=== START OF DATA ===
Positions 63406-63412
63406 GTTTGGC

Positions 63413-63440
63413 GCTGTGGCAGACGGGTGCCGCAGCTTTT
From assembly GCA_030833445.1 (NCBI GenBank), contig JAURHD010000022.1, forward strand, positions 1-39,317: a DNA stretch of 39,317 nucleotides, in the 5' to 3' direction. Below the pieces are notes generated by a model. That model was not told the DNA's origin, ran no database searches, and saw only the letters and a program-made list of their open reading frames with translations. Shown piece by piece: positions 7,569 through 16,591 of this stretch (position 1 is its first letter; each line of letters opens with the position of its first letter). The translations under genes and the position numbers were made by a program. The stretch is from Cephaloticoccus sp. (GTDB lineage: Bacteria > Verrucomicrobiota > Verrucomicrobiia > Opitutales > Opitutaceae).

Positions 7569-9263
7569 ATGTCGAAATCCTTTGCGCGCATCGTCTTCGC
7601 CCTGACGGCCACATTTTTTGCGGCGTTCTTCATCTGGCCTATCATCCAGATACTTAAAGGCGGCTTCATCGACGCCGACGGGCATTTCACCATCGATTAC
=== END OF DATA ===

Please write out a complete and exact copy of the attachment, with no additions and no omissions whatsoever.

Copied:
Positions 63406-63412
63406 GTTTGGC

Positions 63413-63440
63413 GCTGTGGCAGACGGGTGCCGCAGCTTTT
From assembly GCA_030833445.1 (NCBI GenBank), contig JAURHD010000022.1, forward strand, positions 1-39,317: a DNA stretch of 39,317 nucleotides, in the 5' to 3' direction. Below the pieces are notes generated by a model. That model was not told the DNA's origin, ran no database searches, and saw only the letters and a program-made list of their open reading frames with translations. Shown piece by piece: positions 7,569 through 16,591 of this stretch (position 1 is its first letter; each line of letters opens with the position of its first letter). The translations under genes and the position numbers were made by a program. The stretch is from Cephaloticoccus sp. (GTDB lineage: Bacteria > Verrucomicrobiota > Verrucomicrobiia > Opitutales > Opitutaceae).

Positions 7569-9263
7569 ATGTCGAAATCCTTTGCGCGCATCGTCTTCGC
7601 CCTGACGGCCACATTTTTTGCGGCGTTCTTCATCTGGCCTATCATCCAGATACTTAAAGGCGGCTTCATCGACGCCGACGGGCATTTCACCATCGATTAC